i follow a local naturalist names larry weber. he used to teach at the university of minnesota in duluth. his favorite flower, by a long margin, is goldenrod. he’s so enamored with it, that he feels it should be the national flower. he calls goldenrod, asters, and sunflowers the Flowers of Fall. we have eight kinds of goldenrod in minnesota–5 species grow in open fields, two wetland species, and one woodland species. i love goldenrod, as much for it’s winter stems with their delightful galls, as for its ubiquitous golden abundance in fall. but national flower? that’s going a bit far perhaps. do you know what the american national flower is? google it. i just did. you won’t be surprised.
bouquet of golden september wildflowers
on the move
while we are enjoying some nearly perfect late summer weather, the birds (triggered by hours of daylight, not temperatures) are already starting to pack up and move south. this flycatcher summers in the boreal forests just to the north of us, and winters in mexico. interestingly, they have one of the shortest stays of any neotropical migrant, often staying less than 70 days in their breeding grounds
i wake up almost every day not knowing what i will photograph today. some days finding my subject is a burden, especially if i am feeling distracted or uninspired. but most days finding my subject is absolutely part of the joy of STILL. it’s like a mini daily treasure hunt. this morning i woke up assuming i would play with the dried gladioli blossoms i pulled from their stems yesterday. but the universe had other plans for my day. sadly, this yellow-bellied flycatcher was lying at the base of my patio doors. reading up on flycatchers, i learned that they are difficult and rare to see in their native summer habitat–deep in the shadows of northern spruce bogs. it turns out, this guy was just passing through on his way south. a rare, but unfortunate, sighting for us.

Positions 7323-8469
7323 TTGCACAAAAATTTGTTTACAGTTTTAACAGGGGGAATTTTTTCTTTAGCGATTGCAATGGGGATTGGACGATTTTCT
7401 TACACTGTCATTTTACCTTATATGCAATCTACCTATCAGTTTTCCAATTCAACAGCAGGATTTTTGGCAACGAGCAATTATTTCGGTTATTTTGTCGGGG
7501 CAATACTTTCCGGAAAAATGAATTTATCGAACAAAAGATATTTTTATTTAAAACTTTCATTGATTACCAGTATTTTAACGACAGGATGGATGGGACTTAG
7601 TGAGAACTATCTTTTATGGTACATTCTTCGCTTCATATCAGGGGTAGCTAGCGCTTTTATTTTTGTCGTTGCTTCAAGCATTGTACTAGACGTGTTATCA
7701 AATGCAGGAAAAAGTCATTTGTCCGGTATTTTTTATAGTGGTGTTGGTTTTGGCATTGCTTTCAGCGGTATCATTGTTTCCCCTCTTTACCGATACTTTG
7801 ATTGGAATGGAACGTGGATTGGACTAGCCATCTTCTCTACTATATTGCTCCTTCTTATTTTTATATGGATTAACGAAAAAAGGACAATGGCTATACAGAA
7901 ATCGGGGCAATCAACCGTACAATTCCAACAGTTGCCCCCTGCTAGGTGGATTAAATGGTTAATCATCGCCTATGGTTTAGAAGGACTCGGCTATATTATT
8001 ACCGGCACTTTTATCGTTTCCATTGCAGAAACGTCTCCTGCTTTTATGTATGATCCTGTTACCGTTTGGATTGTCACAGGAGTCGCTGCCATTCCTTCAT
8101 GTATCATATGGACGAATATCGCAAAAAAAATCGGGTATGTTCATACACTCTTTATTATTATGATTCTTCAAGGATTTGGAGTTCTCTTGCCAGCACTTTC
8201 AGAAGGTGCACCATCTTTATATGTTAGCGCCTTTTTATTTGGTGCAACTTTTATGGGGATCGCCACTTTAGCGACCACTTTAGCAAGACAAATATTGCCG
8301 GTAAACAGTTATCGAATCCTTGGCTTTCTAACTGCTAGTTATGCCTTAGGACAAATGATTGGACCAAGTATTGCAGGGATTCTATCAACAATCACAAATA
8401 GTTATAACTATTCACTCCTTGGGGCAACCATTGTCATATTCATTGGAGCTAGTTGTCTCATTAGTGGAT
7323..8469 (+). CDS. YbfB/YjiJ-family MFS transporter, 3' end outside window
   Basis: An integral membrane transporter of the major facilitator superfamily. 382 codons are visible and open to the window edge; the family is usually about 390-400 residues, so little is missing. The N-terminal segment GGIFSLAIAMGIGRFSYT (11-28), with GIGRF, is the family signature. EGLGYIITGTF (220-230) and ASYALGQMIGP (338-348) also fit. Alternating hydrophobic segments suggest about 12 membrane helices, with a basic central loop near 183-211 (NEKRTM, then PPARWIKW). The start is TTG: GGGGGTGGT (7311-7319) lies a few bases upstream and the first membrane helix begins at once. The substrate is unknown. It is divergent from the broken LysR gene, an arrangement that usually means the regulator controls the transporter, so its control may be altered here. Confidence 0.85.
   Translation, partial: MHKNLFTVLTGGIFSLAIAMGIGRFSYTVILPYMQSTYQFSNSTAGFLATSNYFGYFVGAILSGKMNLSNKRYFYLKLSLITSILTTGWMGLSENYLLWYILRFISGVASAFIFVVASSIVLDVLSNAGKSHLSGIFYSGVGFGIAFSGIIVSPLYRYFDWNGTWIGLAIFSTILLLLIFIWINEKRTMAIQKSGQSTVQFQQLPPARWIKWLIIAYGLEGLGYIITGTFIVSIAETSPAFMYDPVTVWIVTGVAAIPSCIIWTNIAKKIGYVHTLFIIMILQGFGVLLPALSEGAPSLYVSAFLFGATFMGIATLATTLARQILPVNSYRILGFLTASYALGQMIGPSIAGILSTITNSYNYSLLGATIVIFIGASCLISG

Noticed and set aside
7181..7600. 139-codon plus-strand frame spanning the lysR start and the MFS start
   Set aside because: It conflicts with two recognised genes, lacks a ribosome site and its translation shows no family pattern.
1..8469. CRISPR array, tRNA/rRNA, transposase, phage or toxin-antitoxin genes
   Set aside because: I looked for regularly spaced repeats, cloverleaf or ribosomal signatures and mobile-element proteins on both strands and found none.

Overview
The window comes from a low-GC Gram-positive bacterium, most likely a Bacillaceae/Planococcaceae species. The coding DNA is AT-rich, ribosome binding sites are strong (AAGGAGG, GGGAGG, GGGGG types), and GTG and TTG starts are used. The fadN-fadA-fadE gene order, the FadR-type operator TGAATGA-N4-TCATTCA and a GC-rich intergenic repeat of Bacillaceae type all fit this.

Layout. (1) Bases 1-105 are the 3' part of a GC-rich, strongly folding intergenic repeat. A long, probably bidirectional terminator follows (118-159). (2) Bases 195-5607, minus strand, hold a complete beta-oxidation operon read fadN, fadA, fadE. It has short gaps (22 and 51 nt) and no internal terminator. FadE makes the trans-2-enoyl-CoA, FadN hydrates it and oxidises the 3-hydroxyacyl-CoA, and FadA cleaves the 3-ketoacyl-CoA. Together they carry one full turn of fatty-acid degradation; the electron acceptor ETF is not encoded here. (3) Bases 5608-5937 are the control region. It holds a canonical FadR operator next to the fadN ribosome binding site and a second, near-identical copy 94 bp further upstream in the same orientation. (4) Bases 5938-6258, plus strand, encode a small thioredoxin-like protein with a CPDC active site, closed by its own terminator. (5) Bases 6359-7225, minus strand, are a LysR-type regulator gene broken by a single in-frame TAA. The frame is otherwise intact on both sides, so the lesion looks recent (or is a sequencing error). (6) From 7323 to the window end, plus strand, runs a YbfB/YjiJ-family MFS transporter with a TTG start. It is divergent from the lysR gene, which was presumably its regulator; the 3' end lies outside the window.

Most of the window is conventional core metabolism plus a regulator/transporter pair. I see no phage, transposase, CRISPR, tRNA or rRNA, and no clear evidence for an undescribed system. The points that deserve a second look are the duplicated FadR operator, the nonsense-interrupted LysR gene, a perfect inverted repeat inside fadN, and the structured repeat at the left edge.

yellow-bellied flycatcher (Empidonax flaviventris)
p.s. here is what the remarkable Cornell Ornithology website had to say about yellow-bellied flycatchers:
- In 1942, Arthur Cleveland Bent, an American ornithologist, called the Yellow-bellied Flycatcher a “woodland waif.” Bent remarked, “In its summer home its voice betrays it, but there, also, the searcher must invade the moist, gloomy morass of some northern forest bog, beneath the shade of spruces and firs, and endure the attacks of hordes of black flies and mosquitoes, to get even a glimpse.”
the sandhill cranes in our back yard have been molting for almost a month now. sometimes it looks as if we have received a dusting of snow. they appear to have saved the best for last, gifting me this masterpiece of a feather today.
sandhill crane downy feather
my mom is not feeling well. she’s 86. each new ailment, now begets further complications. and my son, joseph, had covid this week. the first covid we have had in our household. i am feeling unmoored. fragile. i see only the impermanence of life right now. it is good to be reminded of life’s transience from time to time. but it is not easy.
trends in nature
are you a trend follower? me? not so much. but sometimes trends are so ubiquitous, that you would have to monastic to miss them. case in point, dahlias. dahlias are the flower of the moment. these were gifted to me. of course, i had to mix it up a bit by turning half of them over. you know me…once a rebel, always a rebel.
by the way, did you know that astronomical fall, and meteorological fall are not the same thing? meteorological fall started on september 1st. so we are technically into meteorological autumn. astronomical fall, on the other hand, starts on the autumnal equinox, which is on september 22nd this year. these kinds of factoids make me inexplicably happy to know.
dahlia flowers in september